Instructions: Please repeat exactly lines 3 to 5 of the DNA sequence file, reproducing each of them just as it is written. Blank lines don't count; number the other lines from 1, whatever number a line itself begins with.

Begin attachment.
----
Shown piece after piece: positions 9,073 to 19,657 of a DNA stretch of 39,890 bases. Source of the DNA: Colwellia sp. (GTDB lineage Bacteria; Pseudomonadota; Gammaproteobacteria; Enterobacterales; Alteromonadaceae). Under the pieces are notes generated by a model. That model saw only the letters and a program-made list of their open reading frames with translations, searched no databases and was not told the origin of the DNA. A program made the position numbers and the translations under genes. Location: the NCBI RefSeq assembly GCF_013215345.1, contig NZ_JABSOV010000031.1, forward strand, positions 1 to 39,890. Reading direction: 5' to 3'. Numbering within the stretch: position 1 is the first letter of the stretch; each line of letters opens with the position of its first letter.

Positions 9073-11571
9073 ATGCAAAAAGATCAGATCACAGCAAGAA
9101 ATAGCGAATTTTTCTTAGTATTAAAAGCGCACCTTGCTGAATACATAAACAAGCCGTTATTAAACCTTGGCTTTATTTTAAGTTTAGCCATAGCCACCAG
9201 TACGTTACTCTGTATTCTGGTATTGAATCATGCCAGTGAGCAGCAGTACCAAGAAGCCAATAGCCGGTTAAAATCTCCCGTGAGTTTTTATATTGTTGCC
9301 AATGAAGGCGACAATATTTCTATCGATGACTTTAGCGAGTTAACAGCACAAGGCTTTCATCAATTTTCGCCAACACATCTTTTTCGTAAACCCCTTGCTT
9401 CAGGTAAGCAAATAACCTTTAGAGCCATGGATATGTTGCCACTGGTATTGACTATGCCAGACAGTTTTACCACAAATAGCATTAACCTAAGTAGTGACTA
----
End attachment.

9073 ATGCAAAAAGATCAGATCACAGCAAGAA
9101 ATAGCGAATTTTTCTTAGTATTAAAAGCGCACCTTGCTGAATACATAAACAAGCCGTTATTAAACCTTGGCTTTATTTTAAGTTTAGCCATAGCCACCAG
9201 TACGTTACTCTGTATTCTGGTATTGAATCATGCCAGTGAGCAGCAGTACCAAGAAGCCAATAGCCGGTTAAAATCTCCCGTGAGTTTTTATATTGTTGCC